Over the last three weeks I was presented with an opportunity to observe and reflect on just how important it is to pay attention to the mind over matter paradigm.
Anyone reading this who is also a dog owner can totally empathize with what I am about to share. We love them as true members of the family, they are literally the only beings providing us each with absolute 100% unconditional love, all the time, no questions asked, no expectations, and even if disappointed by us, will show up again the next time with that same devoted loyalty that we have come to rely on. True givers of just pure love.
I totally get why dogs are used for psychological therapy to victims of trauma, because it is that unconditional love that energizes you and connects you with that same quality that each of us has within ourselves too, even if it is hidden at times.
After owning dogs for over 40 years of my life I ought to be used to it by now. Receiving the news that your beloved companion has a health condition that he may or may not be able to recover from, that your help may be reduced to not letting him suffer, and making that ultimate decision.
I have been at this crossroad many times before, and it has the same raw intensity each and every time. Never gets any easier. But this time around I did become aware of something else that probably has been there every time, I just had not paid any attention to it.
Something so subtle, yet so powerful it can shape just exactly how we are equipped to deal with life’s challenges. And here was a basic lesson in this invaluable life skill being played out, right in front of my eyes.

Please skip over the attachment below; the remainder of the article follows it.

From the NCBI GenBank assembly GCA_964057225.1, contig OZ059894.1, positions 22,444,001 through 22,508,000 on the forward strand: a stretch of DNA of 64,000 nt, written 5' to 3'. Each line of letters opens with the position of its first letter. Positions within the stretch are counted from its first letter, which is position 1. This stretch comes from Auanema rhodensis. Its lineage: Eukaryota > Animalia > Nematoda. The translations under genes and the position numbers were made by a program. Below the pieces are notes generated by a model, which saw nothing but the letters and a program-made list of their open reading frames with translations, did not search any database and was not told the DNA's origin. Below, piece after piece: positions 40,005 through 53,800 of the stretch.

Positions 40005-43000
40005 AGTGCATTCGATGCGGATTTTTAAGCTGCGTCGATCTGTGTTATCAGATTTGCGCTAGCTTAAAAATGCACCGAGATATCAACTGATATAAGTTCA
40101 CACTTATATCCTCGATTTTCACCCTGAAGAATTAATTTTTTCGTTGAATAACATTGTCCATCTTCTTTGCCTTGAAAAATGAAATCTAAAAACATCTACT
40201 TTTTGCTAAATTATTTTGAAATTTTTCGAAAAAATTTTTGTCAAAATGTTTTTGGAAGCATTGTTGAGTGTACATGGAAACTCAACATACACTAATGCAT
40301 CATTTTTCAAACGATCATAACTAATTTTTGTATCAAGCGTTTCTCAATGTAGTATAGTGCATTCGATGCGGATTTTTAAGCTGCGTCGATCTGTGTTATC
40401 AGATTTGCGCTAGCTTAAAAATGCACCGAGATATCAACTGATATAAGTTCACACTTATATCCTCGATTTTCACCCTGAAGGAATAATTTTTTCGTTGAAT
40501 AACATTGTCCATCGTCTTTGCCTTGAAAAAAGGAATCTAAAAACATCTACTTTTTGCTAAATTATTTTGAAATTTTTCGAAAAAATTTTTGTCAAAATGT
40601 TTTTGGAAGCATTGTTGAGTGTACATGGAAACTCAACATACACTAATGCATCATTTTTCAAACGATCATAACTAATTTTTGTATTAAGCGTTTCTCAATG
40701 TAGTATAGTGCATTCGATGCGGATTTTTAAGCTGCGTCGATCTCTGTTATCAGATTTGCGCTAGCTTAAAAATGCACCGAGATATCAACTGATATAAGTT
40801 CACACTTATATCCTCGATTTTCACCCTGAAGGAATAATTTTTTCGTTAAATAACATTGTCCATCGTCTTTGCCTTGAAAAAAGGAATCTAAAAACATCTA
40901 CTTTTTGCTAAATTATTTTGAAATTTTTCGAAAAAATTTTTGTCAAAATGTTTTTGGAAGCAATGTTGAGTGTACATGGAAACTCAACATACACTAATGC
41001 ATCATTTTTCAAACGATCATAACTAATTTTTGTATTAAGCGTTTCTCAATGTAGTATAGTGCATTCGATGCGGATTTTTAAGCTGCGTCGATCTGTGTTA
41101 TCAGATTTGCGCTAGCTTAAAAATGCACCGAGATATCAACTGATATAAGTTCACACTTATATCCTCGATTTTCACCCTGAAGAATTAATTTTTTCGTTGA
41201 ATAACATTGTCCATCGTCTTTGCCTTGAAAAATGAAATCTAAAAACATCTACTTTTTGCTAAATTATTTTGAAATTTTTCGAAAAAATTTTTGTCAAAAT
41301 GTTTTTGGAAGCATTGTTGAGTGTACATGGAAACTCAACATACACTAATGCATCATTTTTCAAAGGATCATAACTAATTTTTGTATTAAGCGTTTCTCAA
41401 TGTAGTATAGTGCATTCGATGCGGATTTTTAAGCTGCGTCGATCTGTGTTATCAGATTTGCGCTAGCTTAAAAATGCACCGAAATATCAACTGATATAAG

As our family reeled from the news that Duke has “a mass” in one of his lung lobes and we were caught up in figuring out what our options are, I could not help but notice how completely un-phased Duke was by all of this. Here we are, emotions unraveling each time we look at him, and he is simply his old self (lapping up all the extra attention of course), as happy, carefree, inquisitive and rambunctious as ever.
And then it dawned on me, here was a true example of the “mind-over-matter” paradigm.
He has no clue what is going on, what this all means.
Every now and then he coughs. That’s it. No irritation with it, no exasperation, still bouncy, just doing what is needed, adapting his lifestyle to accommodate what for us would be an annoying, maybe even painful, nuisance by now made ten times worse by a labyrinth of worrying about potential outcomes.
He is showing us how to simply be in the present. No melancholic reminiscing of the good life he has had, no anxious worrying about what the future might hold in store. Just being here now. Still giving us that unconditional love we have come to expect as part of our daily therapy.
What a dignified and graceful lesson!
What if he knew?
When he does witness an action that his mind will associate with a negative memory, his whole body language visibly does change, it physically affects him. Anytime one of us starts packing a suitcase, he droops. Ears, eyes, shoulders, tail, just hangs low, ignores eye contact, lethargic, demonstratively lies in the middle of the way.
Mind over matter. Mind affecting how we mentally perceive and physically as well as emotionally respond.
So why is the mind so powerful? Very simplistically said, it is directly connected to your nervous system, your mother ship. Your NS controls all the other bodily systems in your body by way of chemical messengers – hormones – that are being sent all over non-stop even during your sleep phase, and at record speeds we cannot even grasp mentally. Excuse the pun.